• 15 Summary of findings I performed head to toe physical examination of Biplav Dhital, 13 years male diagnosed with Mucopolysaccharidoses admitted on 2070/4/11 in medical ward. The findings obtained during this procedure are listed below Vital Signs: Temperature: 98ºf Pulse: 88/m Respiration:20/m Anthropoemetric measurement: Height: 127cm Weight: 23 cm Abnormal findings: Patient was alert and conscious at the time of physical examination. Patient’s general condition was good Patient’s personal hygiene was well maintained Patients was well hydrated Absence of edema General appearance: - Coarse facial appearance - Flat nasal bridge - Pallor negative, cyanosis negative - Large intracanthal distance (4.5cm) - Dental spacing in all teeths Prominent bilateral temporal horns, abnormal contour of head Decreased visual acquity of both eye No appearance of secondary sexual characteristics Decreased muscle mass in limbs Decreased strength Exaggerated reflexes Pigeon shaped chest with pectus excavation bilateral No abnormal heart sounds present Scioliosis present with concavity towards Right side Lesion in right side of back due to fall Corneal clouding on both eye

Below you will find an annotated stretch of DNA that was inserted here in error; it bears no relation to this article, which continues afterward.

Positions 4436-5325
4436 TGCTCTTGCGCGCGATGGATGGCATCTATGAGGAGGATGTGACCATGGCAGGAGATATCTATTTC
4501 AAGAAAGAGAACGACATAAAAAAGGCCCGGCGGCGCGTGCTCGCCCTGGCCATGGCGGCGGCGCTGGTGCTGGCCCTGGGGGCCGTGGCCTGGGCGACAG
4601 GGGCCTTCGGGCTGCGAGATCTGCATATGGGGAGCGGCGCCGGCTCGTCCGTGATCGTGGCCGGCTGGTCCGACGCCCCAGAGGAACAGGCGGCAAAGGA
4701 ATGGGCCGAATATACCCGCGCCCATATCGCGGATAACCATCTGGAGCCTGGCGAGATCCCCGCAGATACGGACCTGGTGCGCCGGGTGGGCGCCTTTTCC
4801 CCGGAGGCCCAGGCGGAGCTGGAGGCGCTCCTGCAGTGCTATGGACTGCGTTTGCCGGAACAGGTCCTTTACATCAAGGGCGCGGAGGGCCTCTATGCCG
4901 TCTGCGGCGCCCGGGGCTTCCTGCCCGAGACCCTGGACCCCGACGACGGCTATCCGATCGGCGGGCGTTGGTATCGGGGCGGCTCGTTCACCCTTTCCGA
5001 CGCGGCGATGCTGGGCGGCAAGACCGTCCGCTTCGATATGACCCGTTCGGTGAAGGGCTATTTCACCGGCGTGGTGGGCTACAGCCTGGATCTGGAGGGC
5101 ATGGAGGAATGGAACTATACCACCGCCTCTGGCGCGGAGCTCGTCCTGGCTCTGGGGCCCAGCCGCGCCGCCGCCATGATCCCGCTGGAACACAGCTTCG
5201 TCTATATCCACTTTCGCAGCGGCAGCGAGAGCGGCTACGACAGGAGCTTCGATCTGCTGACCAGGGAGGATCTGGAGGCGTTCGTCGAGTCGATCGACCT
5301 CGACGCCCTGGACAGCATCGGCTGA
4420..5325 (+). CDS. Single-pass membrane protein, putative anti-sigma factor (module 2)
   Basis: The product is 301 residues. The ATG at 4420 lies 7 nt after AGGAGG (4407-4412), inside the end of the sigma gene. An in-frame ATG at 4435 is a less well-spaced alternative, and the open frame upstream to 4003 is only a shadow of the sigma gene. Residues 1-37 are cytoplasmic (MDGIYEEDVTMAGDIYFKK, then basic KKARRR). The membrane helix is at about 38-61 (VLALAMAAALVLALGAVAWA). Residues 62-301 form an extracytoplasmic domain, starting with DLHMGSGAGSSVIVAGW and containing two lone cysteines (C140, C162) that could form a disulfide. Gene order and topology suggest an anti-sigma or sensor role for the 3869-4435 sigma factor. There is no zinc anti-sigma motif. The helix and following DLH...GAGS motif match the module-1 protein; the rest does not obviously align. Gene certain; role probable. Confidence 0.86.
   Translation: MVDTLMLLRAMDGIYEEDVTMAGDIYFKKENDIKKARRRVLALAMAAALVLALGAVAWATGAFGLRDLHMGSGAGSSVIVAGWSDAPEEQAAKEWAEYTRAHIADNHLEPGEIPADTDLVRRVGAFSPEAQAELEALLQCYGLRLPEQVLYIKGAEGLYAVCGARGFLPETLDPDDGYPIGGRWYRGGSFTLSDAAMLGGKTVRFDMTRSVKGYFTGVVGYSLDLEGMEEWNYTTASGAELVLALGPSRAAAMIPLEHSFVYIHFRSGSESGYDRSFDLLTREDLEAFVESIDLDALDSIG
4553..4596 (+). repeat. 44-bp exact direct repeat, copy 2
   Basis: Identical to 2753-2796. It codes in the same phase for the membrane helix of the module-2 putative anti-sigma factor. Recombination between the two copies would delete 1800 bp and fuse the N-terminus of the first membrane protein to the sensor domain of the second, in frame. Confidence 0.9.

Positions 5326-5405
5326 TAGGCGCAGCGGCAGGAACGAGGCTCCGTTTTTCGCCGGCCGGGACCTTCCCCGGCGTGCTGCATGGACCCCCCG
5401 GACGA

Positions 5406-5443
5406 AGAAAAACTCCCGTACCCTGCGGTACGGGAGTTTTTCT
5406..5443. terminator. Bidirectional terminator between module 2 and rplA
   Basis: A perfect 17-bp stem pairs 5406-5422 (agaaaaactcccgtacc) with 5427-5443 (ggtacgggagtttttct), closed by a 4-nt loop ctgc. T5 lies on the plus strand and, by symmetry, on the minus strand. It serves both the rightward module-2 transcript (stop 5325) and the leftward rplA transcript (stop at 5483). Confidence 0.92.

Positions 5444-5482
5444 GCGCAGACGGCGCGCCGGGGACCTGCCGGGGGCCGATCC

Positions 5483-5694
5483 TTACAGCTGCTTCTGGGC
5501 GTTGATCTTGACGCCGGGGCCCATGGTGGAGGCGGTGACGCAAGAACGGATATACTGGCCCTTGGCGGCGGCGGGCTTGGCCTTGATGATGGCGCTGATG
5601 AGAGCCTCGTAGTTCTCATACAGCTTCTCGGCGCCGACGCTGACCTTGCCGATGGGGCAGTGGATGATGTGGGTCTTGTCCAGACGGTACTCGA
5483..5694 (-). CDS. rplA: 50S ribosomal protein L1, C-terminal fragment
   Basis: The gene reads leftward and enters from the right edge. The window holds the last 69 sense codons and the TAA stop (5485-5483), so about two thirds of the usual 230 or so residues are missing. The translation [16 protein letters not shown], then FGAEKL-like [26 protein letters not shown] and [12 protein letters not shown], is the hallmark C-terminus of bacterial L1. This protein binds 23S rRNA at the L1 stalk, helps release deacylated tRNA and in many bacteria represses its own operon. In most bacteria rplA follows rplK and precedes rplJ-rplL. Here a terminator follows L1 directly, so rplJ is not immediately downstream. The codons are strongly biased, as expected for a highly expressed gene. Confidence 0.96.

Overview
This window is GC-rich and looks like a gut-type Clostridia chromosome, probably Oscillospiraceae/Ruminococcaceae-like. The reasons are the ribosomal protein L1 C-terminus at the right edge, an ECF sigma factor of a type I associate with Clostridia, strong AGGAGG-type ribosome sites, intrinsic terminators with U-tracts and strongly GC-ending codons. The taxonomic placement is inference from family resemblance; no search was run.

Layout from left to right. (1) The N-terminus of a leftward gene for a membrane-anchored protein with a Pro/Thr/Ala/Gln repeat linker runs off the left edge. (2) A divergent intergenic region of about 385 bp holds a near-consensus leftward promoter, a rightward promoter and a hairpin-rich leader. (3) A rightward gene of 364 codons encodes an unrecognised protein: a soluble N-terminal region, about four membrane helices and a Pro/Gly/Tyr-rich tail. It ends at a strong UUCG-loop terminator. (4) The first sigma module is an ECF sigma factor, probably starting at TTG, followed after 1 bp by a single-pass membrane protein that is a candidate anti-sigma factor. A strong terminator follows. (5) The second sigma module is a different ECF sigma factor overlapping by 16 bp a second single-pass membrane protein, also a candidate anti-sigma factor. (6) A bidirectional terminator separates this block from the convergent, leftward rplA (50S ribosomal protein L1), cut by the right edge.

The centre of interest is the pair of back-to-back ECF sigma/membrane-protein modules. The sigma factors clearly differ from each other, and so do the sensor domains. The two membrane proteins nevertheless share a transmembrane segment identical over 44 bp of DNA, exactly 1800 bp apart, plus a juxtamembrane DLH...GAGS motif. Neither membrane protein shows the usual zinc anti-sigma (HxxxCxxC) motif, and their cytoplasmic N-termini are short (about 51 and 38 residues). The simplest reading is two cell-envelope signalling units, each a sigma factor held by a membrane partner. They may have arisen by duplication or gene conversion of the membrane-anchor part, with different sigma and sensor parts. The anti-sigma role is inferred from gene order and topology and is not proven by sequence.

• 16 Developmental tasks As my patient is of age 13 years he falls under group adolescents and has following developmental tasks According to book In my patient Adjust to sexually maturing bodies and feelings Develop and apply abstract thinking skills Develop and apply new perspective on human relationships Develop and apply new coping skills in areas such as decision making, problem solving, and conflict resolution Identify meaningful moral standards, values, and belief systems Understand and express more complex emotional experiences Form friendships that are mutually close and supportive Establish key aspects of identity Meet the demands of increasingly mature roles and responsibilities Renegotiate relationships with adults in parenting roles He hasn’t achieved this goal due to developmental in development of secondary sexual characteristics He hasn’t achieved it as a result of progressive degradation of intellectuality He hasn’t achieved this goal as a lack of abstract thinking and perspectives He has achieved this goal but in minimal level as his decision making capacity is not yet evolved however he’s capable of solving very few of his problems He hasn’t achieved this goal as this development is lagging and is as equal as of a school age children He hasn’t achieved this tasks either He has achieved this goal as his father mentioned he has developed this sorts of relation with his friends He hasn’t achieved this goal He hasn’t achieved this goal as he’s growth is retrograded at school age He is still dependent on his parents and hasn’t seek independence thus hasn’t renegotiate his relationship